Most drivers stick with the same auto insurance company year after year, and that’s often a costly mistake. They don’t shop for lower rates because they believe most companies charge about the same prices or conclude that the steep discounts they get (for their loyalty, or lack of speeding tickets or accidents) mean they won’t find better pricing elsewhere. But they’re wrong: Insurance companies charge vastly different rates for the same families and policies, and although you might be getting a price break from your current company, its competitors will also probably offer you deals to gain your business.
We compared prices charged by insurers operating in the Boston area for four illustrative policyholders and found that most area drivers can save hundreds of dollars every year by making better auto insurance choices—many will save more than $1,500. For example:
- Our illustrative couple with two cars living in Hanover with one speeding ticket in the last few years would pay $641 per year with Quincy Mutual, $1,495 with The Hartford, or $1,540 with Hanover, compared to $3,536 with Amica, $3,633 with Esurance, and $3,806 with Allstate.
- If they moved to Boston and added a teenager to their policy (gulp!), their annual premium would be $2,003 with The Hartford, $2,572 with USAA, or $2,880 with Hanover, but more than $6,000 with Cincinnati, Farmers, Green Mountain, or Plymouth Rock, and more than $7,500 with Chubb or Safety.
- The older couple with clean driving histories sharing one car and living in Cambridge would pay $482 per year with Hanover, $523 with The Hartford, $742 with GEICO, or $744 with Grange, compared to $1,683 with Esurance, $1,715 with Amica, and $1,939 with Vermont Mutual.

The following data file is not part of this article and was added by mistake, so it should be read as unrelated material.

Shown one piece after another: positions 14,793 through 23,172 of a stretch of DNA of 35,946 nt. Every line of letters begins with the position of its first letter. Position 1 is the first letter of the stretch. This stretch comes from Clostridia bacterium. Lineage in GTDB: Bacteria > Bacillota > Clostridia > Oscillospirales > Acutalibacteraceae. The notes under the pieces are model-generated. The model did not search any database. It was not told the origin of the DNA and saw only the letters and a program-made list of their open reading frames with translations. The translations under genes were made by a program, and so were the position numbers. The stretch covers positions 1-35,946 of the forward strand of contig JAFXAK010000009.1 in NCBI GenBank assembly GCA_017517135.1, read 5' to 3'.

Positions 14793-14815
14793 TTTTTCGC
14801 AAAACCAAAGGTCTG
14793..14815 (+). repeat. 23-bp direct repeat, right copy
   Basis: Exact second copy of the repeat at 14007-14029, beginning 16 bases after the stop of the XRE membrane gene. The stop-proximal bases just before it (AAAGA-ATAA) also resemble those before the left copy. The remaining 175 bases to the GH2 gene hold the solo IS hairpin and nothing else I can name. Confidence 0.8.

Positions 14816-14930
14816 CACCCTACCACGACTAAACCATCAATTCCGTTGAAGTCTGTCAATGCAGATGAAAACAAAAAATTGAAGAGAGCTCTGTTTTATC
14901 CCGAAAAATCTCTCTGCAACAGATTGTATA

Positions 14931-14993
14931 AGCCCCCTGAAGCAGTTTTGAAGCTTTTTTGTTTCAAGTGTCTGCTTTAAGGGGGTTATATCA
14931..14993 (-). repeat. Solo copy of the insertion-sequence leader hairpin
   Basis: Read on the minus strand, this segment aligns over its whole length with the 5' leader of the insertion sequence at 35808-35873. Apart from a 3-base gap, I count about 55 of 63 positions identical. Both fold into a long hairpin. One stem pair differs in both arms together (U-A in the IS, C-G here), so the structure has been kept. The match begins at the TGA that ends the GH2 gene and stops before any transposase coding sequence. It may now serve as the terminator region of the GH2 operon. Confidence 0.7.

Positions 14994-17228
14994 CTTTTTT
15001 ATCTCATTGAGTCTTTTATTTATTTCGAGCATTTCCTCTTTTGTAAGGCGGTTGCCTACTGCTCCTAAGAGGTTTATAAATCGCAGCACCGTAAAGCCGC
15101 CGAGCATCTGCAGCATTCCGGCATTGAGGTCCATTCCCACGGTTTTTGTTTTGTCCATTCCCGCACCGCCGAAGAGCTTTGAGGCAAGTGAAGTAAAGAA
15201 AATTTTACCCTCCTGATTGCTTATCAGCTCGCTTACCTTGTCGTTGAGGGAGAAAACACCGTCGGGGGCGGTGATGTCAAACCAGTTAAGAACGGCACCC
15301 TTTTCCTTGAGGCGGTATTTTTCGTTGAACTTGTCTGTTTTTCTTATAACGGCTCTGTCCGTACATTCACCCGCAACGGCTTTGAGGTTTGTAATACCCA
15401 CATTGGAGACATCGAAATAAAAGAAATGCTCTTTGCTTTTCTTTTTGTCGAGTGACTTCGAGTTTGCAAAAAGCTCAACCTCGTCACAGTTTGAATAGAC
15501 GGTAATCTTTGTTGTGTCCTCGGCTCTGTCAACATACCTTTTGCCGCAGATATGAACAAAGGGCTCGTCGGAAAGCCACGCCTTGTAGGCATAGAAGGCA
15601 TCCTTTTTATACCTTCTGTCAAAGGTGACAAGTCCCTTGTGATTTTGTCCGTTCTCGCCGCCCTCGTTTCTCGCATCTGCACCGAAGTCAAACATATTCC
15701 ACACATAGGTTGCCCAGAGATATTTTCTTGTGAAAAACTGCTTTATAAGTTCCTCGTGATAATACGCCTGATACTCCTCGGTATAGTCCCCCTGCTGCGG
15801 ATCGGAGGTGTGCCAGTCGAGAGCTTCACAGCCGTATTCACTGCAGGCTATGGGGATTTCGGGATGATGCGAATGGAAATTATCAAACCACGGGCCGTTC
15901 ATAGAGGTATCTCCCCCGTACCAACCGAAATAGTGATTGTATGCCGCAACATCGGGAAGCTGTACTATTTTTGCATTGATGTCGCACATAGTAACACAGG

You don’t have to wait until your current policy term expires to switch and save. If you change companies, your old insurance company must refund the unused share of any prepaid premiums. You also don’t have to forsake good service for a better rate: Our ratings reveal that some highly rated companies offer low rates.
We compare the companies for price and quality. Because we found that small differences in policyholder characteristics can have big effects on some companies’ premiums, be sure to check rates yourself.
You want to buy enough coverage to protect yourself—but not so much that you’re wasting money. We advise on that, too. The highlights:
- Maintain the highest deductible amount with which you’re comfortable.
- Be vigilant that your coverage doesn’t lapse.
- Consider dropping collision and comprehensive coverage when your car’s value drops below $5,000.
- Find out how much more it will cost to raise limits beyond standard coverages. It is usually inexpensive to increase limits for liability coverage above standard amounts.
- Carefully consider the extras. Some optional coverages aren’t worth much, but companies charge a lot for them.
- For repairs, insist on using a top shop. Click here for our latest evaluations of auto body shops.